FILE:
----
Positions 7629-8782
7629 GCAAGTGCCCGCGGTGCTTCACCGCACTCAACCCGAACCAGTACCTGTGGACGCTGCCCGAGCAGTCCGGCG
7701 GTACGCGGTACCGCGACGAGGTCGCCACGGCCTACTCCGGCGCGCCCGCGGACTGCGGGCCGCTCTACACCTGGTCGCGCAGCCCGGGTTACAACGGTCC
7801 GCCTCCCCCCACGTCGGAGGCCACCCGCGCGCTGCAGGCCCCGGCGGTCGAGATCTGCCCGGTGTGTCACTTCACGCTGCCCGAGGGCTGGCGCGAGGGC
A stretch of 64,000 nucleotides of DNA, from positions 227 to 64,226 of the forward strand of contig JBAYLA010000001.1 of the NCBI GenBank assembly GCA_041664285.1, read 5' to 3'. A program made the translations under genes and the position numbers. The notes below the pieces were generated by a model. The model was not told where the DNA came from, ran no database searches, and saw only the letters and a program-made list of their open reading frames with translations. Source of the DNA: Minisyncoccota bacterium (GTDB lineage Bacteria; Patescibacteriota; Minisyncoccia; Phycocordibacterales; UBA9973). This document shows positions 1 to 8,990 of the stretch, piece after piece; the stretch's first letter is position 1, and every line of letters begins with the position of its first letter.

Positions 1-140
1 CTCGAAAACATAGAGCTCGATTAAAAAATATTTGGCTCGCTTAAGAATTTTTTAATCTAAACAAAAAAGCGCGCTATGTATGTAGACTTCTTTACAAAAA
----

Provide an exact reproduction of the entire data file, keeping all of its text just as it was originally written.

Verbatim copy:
Positions 7629-8782
7629 GCAAGTGCCCGCGGTGCTTCACCGCACTCAACCCGAACCAGTACCTGTGGACGCTGCCCGAGCAGTCCGGCG
7701 GTACGCGGTACCGCGACGAGGTCGCCACGGCCTACTCCGGCGCGCCCGCGGACTGCGGGCCGCTCTACACCTGGTCGCGCAGCCCGGGTTACAACGGTCC
7801 GCCTCCCCCCACGTCGGAGGCCACCCGCGCGCTGCAGGCCCCGGCGGTCGAGATCTGCCCGGTGTGTCACTTCACGCTGCCCGAGGGCTGGCGCGAGGGC
A stretch of 64,000 nucleotides of DNA, from positions 227 to 64,226 of the forward strand of contig JBAYLA010000001.1 of the NCBI GenBank assembly GCA_041664285.1, read 5' to 3'. A program made the translations under genes and the position numbers. The notes below the pieces were generated by a model. The model was not told where the DNA came from, ran no database searches, and saw only the letters and a program-made list of their open reading frames with translations. Source of the DNA: Minisyncoccota bacterium (GTDB lineage Bacteria; Patescibacteriota; Minisyncoccia; Phycocordibacterales; UBA9973). This document shows positions 1 to 8,990 of the stretch, piece after piece; the stretch's first letter is position 1, and every line of letters begins with the position of its first letter.

Positions 1-140
1 CTCGAAAACATAGAGCTCGATTAAAAAATATTTGGCTCGCTTAAGAATTTTTTAATCTAAACAAAAAAGCGCGCTATGTATGTAGACTTCTTTACAAAAA